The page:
By Joe Leogue
The Irish health system is “sleepwalking into another winter crisis” due to HSE’s inability to address the shortage of consultants, GPs, and nurses in the public service, according to healthcare professionals’ representatives.
Two organisations representing doctors and nurses have raised their concerns about the HSE’s ability to recruit new staff and hold on to those considering leaving the Irish system.
The Irish Nurses and Midwives Organisation (INMO) says the HSE’s own figures show that the nation’s emergency departments are at least 216 nurses short of what is required to care for all admitted patients.
It said figures presented at a meeting between the HSE and the INMO at the Workplace Relations Commission yesterday show that there are 159 unfilled nursing vacancies, while the HSE also estimates that an additional 57 nurses are required within emergency departments to care for admitted patients for whom there are no available beds.
INMO general secretary Phil Ní Sheaghdha said overcrowding “is now a constant feature of our hospital system, even in summer”.
“The hazardous working conditions for staff look set to worsen. The HSE is sleepwalking into yet another winter crisis. We have sought discussions on which services will be curtailed this winter, so that nursing staff can work in safe environments. It is very unlikely that services will develop to alleviate overcrowding this year. Plans must now be put in place to ensure a safe working environment.”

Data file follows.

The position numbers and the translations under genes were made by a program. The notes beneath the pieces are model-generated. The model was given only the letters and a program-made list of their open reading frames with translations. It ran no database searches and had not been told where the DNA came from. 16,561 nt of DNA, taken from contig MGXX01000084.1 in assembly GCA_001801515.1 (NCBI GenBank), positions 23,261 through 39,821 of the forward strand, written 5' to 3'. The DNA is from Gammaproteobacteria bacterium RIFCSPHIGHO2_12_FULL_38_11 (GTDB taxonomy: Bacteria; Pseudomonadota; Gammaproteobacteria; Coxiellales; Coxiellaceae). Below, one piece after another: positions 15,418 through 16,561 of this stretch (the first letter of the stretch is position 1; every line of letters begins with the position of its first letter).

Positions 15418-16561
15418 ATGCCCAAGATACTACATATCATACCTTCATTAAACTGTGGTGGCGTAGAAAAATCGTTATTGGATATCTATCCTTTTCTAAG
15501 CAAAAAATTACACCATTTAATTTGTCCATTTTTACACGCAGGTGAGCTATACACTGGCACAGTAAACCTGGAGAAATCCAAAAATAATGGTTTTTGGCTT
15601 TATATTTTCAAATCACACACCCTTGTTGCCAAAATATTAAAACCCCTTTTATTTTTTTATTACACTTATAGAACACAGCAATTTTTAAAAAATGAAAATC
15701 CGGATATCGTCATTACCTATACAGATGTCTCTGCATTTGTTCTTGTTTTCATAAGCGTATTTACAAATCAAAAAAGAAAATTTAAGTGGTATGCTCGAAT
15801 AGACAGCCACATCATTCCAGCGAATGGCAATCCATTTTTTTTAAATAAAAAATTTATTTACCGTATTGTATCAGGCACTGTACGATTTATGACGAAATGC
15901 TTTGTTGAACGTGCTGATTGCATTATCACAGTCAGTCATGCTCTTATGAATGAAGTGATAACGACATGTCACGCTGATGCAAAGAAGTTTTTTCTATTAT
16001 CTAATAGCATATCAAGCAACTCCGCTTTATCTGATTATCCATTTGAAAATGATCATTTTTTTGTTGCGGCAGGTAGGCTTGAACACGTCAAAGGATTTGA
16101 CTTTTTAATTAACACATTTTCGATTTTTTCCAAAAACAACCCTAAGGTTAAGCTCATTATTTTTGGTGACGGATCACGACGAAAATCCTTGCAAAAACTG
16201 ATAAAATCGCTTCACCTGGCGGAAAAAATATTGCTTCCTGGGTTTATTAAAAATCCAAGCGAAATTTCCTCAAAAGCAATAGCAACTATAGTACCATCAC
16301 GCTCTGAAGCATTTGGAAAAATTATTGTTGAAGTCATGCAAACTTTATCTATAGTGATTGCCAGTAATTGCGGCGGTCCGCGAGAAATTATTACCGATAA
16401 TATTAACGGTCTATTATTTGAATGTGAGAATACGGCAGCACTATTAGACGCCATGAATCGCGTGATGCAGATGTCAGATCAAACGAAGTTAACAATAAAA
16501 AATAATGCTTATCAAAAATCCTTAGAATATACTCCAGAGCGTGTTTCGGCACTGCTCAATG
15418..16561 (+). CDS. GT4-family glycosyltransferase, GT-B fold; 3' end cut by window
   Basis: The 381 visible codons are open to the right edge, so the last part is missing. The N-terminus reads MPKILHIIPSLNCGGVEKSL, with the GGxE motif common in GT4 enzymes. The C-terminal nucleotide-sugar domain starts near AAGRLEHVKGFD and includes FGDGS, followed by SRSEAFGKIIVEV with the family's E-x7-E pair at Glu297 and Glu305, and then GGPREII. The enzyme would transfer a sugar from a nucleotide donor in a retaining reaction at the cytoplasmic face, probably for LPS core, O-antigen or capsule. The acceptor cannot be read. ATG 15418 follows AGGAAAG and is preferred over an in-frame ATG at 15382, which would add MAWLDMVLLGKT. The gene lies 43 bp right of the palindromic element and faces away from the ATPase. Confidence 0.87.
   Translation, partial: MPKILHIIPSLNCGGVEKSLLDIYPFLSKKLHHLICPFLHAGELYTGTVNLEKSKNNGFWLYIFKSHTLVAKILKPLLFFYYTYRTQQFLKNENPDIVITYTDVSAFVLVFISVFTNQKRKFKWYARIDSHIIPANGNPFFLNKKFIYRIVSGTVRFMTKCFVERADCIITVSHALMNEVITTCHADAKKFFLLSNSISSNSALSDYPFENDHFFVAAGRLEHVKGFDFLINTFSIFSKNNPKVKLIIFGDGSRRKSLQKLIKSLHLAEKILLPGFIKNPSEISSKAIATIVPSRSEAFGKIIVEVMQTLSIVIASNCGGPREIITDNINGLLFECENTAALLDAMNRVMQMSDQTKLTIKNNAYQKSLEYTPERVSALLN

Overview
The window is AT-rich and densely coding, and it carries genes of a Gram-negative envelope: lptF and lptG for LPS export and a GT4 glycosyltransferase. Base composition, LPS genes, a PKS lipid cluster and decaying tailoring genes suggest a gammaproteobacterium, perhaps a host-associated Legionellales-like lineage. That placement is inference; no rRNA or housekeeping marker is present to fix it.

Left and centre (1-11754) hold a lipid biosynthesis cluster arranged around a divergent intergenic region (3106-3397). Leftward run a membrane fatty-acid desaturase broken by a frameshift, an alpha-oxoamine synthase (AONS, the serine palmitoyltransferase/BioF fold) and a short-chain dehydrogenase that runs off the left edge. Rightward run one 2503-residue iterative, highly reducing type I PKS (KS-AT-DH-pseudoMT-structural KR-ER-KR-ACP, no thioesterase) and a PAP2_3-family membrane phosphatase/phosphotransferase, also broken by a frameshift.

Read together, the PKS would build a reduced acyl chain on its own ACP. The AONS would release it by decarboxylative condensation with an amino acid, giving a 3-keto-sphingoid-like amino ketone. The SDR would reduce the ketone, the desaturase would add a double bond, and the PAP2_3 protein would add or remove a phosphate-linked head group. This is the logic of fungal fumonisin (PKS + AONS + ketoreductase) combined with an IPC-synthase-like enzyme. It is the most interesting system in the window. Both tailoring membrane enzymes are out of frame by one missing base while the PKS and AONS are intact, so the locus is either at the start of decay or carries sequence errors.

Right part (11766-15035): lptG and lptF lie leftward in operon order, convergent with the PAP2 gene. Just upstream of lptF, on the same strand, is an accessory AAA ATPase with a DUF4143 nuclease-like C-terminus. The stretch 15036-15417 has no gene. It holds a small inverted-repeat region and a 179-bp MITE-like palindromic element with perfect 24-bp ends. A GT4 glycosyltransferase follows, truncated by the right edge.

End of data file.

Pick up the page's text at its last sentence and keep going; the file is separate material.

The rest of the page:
In its response, the HSE said the number of vacancies “is in line with the normal vacancy rate”.
“An expert review commissioned by the Department of Health has identified the need to create a further 57 nursing staff posts for boarded inpatients in EDs.
“This is in addition to the 123 posts initially identified by the Expert Review and which have already been funded. Funding for the 57 additional posts is being considered by the HSE and Department of Health in the context of engagement regarding Workforce Planning.”
The INMO said its trolly figures show that the past month was the most overcrowded July since its records began, up 11% on last year. It said 7,069 admitted patients were on trolleys across Ireland in July - 21 of them under the age of 16.
Meanwhile, the Irish Medical Organisation (IMO) says it believes there are close to 500 vacant consultant posts in the public health sector, and warns that 700 GPs are due to retire in the coming years.
It said cuts to consultants’ pay and GP services is causing a recruitment crisis that will impact on patient care.
Peadar Gilligan, president of the IMO said “the recruitment and retention problem in Ireland is now at crisis point”.